In the 1970’s, milk was the hot drink of choice. Americans were drinking over 30 gallons each every year. Now, that amount has fallen to as little as 14 gallons. Why were we so obsessed with milk, and what changed?
In the 19th-century, milk wasn’t a safe choice for most people. Only people who lived on farms or close by were getting the freshest milk. In 1850, thousands of babies in New York died after drinking milk from sick cows, and regulation began. Pasteurization became mandatory in 1917, and trucks designed to carry milk became more common. Temperance groups, eager for a beverage that could steer folk away from alcohol, began encouraging factories to serve milk during breaks.
The biggest bump milk got, however, was during WWI when there was a dairy surplus. The government started getting into the game, and began aggressive marketing campaigns in order to sell dairy. Farmers were happy about this; their milk had been used to make candy, formula, and plastic, but getting people to drink it every day would be just the ticket. Milk was the first “superfood,” and was full of vitamins that had just been discovered by researchers, so the drink had three powerhouses supporting it: the government, farmers, and scientists. Drinking milk became the decent American thing to do.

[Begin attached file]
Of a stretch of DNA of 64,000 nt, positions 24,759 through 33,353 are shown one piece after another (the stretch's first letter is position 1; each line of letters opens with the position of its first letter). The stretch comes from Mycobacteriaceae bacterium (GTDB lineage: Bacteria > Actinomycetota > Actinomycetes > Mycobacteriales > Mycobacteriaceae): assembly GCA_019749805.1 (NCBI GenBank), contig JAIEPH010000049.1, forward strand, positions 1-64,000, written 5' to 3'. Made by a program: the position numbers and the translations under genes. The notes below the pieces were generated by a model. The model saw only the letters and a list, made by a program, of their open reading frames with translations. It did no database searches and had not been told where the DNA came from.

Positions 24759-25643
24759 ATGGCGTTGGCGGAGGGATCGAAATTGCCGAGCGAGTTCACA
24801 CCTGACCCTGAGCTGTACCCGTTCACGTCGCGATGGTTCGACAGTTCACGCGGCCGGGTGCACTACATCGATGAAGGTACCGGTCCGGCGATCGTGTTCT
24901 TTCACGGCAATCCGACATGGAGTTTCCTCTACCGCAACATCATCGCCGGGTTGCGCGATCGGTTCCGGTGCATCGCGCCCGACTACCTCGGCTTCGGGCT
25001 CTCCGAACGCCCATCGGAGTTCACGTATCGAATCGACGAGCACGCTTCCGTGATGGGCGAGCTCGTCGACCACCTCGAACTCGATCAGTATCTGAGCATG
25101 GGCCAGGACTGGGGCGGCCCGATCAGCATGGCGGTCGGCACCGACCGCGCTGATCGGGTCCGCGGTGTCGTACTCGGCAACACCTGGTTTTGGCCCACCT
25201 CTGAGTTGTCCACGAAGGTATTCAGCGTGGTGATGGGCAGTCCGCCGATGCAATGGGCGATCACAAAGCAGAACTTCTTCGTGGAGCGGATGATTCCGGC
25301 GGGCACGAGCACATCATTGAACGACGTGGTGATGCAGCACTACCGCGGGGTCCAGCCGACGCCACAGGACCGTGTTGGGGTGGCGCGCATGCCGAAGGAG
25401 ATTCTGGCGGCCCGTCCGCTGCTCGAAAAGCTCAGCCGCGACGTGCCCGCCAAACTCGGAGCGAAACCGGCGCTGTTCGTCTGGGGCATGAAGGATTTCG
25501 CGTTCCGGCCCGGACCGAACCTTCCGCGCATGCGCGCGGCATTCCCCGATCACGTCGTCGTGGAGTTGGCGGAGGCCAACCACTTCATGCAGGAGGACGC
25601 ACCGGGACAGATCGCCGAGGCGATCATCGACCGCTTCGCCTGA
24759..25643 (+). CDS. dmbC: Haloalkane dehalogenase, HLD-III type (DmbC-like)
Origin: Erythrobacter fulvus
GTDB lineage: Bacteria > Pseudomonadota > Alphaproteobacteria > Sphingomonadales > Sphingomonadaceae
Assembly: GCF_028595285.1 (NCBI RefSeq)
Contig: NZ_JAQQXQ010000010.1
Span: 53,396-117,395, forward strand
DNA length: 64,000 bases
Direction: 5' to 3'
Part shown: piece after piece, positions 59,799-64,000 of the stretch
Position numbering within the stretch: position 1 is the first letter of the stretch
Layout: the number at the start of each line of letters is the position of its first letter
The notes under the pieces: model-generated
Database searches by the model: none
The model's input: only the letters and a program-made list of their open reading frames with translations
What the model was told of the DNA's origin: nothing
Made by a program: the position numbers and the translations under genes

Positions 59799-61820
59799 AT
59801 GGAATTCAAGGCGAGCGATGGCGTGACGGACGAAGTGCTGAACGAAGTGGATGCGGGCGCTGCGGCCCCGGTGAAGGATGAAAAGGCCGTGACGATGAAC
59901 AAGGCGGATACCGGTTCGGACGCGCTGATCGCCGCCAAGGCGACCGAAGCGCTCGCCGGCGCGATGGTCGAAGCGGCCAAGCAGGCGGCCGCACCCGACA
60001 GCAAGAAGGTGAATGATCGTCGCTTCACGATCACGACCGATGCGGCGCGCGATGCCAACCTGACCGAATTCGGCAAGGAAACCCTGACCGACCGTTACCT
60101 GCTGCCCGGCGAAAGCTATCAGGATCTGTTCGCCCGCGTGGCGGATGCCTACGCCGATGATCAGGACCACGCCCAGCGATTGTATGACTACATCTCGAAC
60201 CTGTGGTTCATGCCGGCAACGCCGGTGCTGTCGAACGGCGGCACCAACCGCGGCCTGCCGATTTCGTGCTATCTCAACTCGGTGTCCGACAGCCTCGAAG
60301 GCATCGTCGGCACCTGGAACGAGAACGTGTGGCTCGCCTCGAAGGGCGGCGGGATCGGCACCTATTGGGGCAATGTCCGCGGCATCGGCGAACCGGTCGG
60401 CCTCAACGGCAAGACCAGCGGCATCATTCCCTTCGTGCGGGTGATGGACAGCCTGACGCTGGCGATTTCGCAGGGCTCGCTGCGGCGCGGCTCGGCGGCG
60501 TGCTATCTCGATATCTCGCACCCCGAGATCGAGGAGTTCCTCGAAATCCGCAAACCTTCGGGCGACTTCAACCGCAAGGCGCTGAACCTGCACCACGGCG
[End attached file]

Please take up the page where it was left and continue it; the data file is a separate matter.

In 1937, milk pricing became a government-regulated system, so it became cheap, and established itself as a staple of even the poorest households. Kids were told to drink 2-3 glasses every day to build strong bones. Those types of campaigns lasted for decades, with the “Got Milk” ads and school curriculum that even to this day claims it is the best source of calcium. However, more research has shown that milk is not actually a magic elixir.
There is more calcium in dark leafy vegetables than milk. In fact, studies have failed to show that drinking a lot of milk results in stronger bones. There are entire people groups, especially in Asia, that do not drink milk at all and are very healthy. Lactose intolerance or sensitivity is also on the rise, though scientists aren’t sure why. On a biological level, humans were never meant to drink a lot of milk past infancy, but a genetic mutation led to the ability to process milk into adulthood. Could a mutation be occurring again, only this time it’s the inability to handle milk? Interestingly enough, while consumption as a whole has gone down, organic milk has been selling much better.
It’s odd to think that milk – a food – became so popular because of politics. If there hadn’t been a surplus, it’s very likely that milk would have never been sold so aggressively as a key part of a healthy diet. We wouldn’t have countless ads starring celebrities with milk mustaches, or plastic containers of milk at every school cafeteria. Even today, with almond and coconut milk flying off the shelves, we still have an ingrained belief that cow’s milk is a necessary part of our diet. The closer nut milks are to cow’s milk, the better. We’re used to the taste and the texture. It’s become part of our collective consciousness. What other food has that kind of distinction?